Judge Set To Make MASSIVE Ruling In Trump


The jury, including alternates, has been fully selected and sworn in for President Donald Trump’s criminal trial in New York City, with opening arguments scheduled for next week. Twelve jurors were finalized on Thursday after three days of selection. By Friday afternoon, six alternate jurors were also in place following additional questioning by prosecution and defense attorneys. The trial is set to proceed on Monday.

A decision from Judge Juan Merchan on whether Trump violated the gag order is expected early next week according to Fox News.

Judge Merchan had issued strict guidelines in Trump’s criminal trial, barring him from making or directing others to make public statements about witnesses, lawyers (except for Manhattan District Attorney Alvin Bragg), court or DA staff, and their families. Additionally, Trump is prohibited from commenting on any current or prospective jurors.

In the trial’s first week, DA Bragg claimed that Trump breached these conditions more than seven times. Bragg has requested the court to impose a $1,000 fine on Trump for these violations and has suggested that further breaches could lead to up to 30 days in jail. Trump’s legal team has countered, arguing that the gag order infringes on Trump’s First Amendment rights and those of his supporters. They contend that it should not apply to him.

“The whole world is watching this New York scandal,” Trump said earlier this week. “It is political and it is a shame—it is a shame.”

Trump, who has pleaded not guilty to 34 counts of falsifying business records in the first degree, is the first U.S. president to face a criminal trial.

During the selection process, potential jurors were questioned by Trump’s attorneys and prosecutors from the DA’s office. One potential juror was excused on Friday after revealing connections to former New Jersey Gov. Chris Christie and Michael Cohen, Trump’s former personal attorney. She disclosed that her father is a lifelong friend of Christie and she works at the same company as Cohen’s son, which led her to question her impartiality. Cohen is anticipated to serve as a witness against Trump during the trial.

The juror became emotional and began to cry as she expressed her feelings to the court. “I feel so nervous and anxious right now,” she said according to Fox.

She continued, “I don’t want to waste the court’s time,” and admitted her doubts about her capacity to serve impartially. “I thought I could do this. This is so much more stressful than I thought it was going to be.”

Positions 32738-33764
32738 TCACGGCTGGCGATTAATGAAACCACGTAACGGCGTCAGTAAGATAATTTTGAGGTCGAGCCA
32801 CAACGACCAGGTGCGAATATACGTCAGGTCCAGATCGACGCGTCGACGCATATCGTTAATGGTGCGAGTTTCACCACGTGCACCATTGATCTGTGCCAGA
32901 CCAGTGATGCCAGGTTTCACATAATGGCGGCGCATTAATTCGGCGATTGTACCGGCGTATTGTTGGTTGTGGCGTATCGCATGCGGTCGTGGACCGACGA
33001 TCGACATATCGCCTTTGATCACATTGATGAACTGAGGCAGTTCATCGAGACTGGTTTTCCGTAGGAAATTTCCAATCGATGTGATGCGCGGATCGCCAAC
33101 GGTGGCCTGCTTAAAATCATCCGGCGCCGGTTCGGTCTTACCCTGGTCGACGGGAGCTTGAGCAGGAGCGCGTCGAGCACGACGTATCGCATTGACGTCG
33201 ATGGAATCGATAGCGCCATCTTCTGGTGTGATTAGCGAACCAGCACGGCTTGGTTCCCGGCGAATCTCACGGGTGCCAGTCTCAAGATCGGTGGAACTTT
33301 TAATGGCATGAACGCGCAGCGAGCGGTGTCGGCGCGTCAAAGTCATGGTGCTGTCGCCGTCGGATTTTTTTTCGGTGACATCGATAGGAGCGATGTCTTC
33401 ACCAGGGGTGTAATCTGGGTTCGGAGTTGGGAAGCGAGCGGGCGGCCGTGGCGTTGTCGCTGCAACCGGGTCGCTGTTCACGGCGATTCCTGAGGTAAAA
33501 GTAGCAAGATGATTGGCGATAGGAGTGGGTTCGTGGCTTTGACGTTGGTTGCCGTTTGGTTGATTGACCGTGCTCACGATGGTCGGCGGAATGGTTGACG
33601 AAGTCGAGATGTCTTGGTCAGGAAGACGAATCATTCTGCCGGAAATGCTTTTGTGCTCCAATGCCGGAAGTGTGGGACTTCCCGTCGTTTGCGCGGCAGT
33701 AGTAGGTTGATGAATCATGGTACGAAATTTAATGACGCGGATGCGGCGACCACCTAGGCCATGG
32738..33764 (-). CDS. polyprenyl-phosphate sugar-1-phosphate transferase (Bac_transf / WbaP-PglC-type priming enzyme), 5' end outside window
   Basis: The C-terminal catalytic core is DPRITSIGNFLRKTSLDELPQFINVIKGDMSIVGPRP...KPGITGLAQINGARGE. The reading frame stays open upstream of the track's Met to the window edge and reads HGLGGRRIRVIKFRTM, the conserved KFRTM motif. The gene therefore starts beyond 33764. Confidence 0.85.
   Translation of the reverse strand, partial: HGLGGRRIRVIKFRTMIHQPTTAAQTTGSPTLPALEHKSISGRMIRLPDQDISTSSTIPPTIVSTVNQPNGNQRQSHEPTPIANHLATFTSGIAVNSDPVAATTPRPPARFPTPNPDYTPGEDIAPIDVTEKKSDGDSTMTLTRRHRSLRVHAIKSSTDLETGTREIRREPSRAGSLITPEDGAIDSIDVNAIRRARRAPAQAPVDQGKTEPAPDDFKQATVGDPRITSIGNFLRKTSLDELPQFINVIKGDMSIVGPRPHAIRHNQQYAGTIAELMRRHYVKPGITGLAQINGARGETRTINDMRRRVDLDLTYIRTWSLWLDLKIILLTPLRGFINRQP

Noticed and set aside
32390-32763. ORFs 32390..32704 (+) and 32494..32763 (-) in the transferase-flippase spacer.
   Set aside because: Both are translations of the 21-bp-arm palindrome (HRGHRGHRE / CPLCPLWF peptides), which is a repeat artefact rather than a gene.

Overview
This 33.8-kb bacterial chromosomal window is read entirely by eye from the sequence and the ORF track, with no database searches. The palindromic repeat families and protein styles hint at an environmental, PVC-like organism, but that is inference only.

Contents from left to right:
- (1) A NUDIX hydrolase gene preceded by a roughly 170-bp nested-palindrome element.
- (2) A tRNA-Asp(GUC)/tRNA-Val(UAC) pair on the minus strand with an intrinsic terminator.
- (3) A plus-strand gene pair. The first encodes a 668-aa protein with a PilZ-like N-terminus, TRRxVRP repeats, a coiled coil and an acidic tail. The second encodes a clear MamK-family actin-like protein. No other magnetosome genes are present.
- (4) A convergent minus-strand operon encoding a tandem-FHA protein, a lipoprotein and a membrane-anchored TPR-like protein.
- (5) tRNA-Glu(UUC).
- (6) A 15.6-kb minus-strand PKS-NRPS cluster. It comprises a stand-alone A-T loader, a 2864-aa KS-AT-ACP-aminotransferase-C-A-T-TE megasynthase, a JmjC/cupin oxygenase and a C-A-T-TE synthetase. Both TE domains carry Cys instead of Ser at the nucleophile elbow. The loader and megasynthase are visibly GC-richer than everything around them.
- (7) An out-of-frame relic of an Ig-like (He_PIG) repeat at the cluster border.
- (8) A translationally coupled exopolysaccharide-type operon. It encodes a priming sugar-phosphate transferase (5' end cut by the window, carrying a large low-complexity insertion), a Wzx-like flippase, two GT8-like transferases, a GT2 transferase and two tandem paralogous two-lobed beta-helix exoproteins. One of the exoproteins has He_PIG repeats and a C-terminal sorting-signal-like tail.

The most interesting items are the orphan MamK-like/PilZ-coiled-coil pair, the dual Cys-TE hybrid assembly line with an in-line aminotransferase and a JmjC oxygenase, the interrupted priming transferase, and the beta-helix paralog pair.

The judge summoned her to the bench for a brief conversation, after which she was excused from duty.

The trial is anticipated to last about two months and is still in the jury selection phase. The trial is not being televised; however, news reporters and producers are permitted in the courtroom to relay updates to the public. At the heart of the allegations are payments made to two women, Stormy Daniels, an adult film star, and Karen McDougal, a former Playboy model. Prosecutors say the payments were made to prevent the pair from speaking about their past affairs with Trump during the 2016 presidential campaign, potentially influencing the election’s outcome.

The legal issues focus on whether these payments were campaign finance violations and other related crimes, including business record falsifications. Trump faces several felony charges, including falsification of business records. The indictment alleges these records were altered to cover up the payments’ true purpose, thus potentially affecting the presidential election. The trial also explores how these actions fit within U.S. election laws and the required transparency during campaigns. The prosecution contends that hiding these payments aimed to improperly sway the election by keeping crucial information from voters.

Key testimonies and extensive scrutiny of financial transactions and communications related to the payments have been pivotal. Michael Cohen, Trump’s former lawyer who arranged the payments, is among the high-profile witnesses.


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